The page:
On the opposite end, are “hyperphantasics” with hyperphantasia, who have an incredibly vivid imagination, so strong it’s almost like they’re really seeing it. In between, there are those with phantasia and hypophantasia, experiencing varying degrees of imagery vividness.
Research suggests that there may be a higher prevalence of aphantasia among Autistic individuals compared to the general population. While the exact relationship between the two is still being studied, it highlights the potential overlap and shared characteristics between Autism and aphantasia.
It is theorised that the connection between Autism and aphantasia lies in the perception and integration of sensory information, specifically, a potential overlap in the underlying neural mechanisms and cognitive processes involved in complex thought.
Research has shown that Autistic individuals often display atypical neural connectivity and activity across various brain regions involved in sensory processing, memory formation, and imagination. Aphantasia is theorised to result from disrupted neural connections involving the visual cortex, which prevents the formation or recall of mental images.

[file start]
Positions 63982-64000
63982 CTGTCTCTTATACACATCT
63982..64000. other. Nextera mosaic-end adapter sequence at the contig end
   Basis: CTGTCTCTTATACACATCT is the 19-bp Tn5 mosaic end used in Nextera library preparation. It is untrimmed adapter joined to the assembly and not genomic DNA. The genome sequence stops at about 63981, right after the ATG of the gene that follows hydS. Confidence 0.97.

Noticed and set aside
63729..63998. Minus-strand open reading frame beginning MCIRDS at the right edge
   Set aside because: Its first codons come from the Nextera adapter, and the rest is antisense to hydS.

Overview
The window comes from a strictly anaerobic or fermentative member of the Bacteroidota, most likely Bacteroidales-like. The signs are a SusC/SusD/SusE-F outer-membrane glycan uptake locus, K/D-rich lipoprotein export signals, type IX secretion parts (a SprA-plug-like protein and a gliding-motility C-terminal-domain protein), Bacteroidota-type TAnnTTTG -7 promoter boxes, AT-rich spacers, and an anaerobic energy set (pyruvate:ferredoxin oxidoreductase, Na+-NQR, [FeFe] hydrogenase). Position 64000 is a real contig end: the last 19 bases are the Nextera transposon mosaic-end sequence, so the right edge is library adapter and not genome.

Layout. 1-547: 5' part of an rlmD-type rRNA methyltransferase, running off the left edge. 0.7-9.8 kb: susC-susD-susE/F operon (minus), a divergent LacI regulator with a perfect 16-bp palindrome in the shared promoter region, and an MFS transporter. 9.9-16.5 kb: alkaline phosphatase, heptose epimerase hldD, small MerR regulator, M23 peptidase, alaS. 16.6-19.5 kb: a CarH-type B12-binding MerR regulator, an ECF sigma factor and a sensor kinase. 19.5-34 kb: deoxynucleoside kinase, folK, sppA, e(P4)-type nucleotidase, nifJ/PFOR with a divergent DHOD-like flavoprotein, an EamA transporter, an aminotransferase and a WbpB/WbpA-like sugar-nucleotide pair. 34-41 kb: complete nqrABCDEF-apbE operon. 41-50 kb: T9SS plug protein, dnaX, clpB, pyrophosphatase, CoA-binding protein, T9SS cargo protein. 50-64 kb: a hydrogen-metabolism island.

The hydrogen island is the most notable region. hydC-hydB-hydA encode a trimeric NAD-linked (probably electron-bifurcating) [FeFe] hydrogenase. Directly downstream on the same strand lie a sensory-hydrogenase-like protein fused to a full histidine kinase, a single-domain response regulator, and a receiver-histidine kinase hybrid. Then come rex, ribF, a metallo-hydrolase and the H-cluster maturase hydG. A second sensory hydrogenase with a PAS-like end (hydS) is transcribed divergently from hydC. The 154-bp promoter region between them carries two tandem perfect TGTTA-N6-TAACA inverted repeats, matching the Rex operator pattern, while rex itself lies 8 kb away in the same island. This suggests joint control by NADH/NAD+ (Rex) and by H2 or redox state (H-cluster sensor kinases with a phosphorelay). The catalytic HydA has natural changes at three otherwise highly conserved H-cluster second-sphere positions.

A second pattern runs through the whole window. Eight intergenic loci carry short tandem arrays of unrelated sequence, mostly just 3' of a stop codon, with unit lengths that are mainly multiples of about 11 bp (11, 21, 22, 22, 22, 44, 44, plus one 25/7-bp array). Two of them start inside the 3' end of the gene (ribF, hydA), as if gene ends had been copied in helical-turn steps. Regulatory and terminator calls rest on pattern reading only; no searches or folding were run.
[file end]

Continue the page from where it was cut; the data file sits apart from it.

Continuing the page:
Because the episodic system is also involved in imagining future events, a fault in the episodic system also explains why people with aphantasia cannot call to mind imaged sensory information. They cannot see/hear/smell anything when asked to imagine in their mind’s eye what it might be like to walk on a beach or eat a strawberry.
Both Autism and aphantasia can also influence cognitive flexibility. Autistic individuals may exhibit rigid thinking patterns or difficulties with switching between tasks, while individuals with aphantasia may rely more on verbal or conceptual thinking. Recognising and accommodating these cognitive differences can enhance learning and communication for Autistic individuals and aphantasic individuals alike.
The link between aphantasia and Autism has significant implications for social interactions, a core area of difficulty for many Autistic individuals. The ability to visualise people’s facial expressions, body language, and context can play a crucial role in understanding and responding appropriately in social situations. The lack of vivid mental imagery associated with aphantasia may exacerbate challenges related to social communication and emotional understanding for Autistic individuals.